United States troops arrived in Port-au-Prince last night to handle security at the struggling airport there, and manage distribution of aid cargo. More are expected to arrive today, amid growing chaos, worsening health conditions, and starvation in the aftermath of Tuesday's devastating earthquake. Bodies have been used by desperate residents to set up roadblocks throughout the crumbled capital city, contaminated water is causing concern for the rapid spread of disease and malaria, and looters even broke into United Nations food warehouses.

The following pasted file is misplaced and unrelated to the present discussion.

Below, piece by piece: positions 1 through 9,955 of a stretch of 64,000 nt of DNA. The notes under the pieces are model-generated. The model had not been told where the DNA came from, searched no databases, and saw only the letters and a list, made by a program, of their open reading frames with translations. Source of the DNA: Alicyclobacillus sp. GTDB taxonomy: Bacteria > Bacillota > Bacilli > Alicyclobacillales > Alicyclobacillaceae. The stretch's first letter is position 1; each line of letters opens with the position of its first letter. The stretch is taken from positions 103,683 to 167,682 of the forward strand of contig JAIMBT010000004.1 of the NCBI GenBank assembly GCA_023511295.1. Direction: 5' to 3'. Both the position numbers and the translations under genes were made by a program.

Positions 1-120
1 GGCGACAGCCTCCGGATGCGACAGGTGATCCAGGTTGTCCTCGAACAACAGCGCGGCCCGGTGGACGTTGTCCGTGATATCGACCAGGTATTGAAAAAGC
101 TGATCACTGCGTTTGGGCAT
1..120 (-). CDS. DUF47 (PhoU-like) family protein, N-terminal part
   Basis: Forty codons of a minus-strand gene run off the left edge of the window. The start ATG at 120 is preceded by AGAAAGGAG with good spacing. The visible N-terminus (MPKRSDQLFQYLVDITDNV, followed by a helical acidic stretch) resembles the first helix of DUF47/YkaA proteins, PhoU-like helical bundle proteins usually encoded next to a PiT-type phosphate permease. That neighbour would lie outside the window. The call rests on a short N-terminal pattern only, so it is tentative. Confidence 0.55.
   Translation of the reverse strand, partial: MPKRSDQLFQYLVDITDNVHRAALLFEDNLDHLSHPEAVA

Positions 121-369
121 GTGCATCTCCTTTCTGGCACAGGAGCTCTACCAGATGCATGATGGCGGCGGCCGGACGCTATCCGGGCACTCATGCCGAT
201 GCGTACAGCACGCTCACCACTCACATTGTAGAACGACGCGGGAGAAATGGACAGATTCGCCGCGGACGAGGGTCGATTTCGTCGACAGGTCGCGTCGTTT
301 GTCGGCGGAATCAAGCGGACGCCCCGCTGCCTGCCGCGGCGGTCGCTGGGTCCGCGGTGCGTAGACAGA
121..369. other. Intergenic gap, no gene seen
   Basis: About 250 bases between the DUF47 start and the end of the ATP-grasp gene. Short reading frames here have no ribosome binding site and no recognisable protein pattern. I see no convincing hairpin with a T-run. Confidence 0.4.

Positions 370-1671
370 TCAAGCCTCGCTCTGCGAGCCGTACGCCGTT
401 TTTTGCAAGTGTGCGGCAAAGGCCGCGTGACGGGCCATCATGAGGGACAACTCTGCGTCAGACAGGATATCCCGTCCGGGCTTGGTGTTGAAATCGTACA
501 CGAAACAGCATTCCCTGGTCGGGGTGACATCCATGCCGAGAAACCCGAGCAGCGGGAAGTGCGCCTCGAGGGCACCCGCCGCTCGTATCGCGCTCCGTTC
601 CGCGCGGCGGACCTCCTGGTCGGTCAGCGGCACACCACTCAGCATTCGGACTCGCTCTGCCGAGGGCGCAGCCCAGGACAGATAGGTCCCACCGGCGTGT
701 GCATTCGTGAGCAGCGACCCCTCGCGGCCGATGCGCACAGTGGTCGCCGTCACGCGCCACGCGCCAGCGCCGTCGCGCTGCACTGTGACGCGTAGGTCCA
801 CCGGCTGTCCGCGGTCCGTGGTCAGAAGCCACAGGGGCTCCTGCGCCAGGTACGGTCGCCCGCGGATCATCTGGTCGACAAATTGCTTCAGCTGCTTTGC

Meanwhile, Reuters reports that with the presidential palace crumbled and infrastructure hanging by a thread, nobody appears to be taking charge domestically of rescue and aid efforts. As residents claw apart buildings with their bare hands trying to rescue loved ones, government officials are scant to be found, and the already weak president, René Préval, appears unable to help. "The sad truth is that no one is in charge of Haiti today," says Latin America expert Dan Erikson of the Washington-based Inter-American Dialogue. "This vacuum, coupled with the robust response from the Obama administration, has inevitably created a situation where the U.S. will be the de facto decision-maker in Haiti." Even so, though, most international aid efforts have yet to effectively penetrate the disaster area because of infrastructure and communication collapses.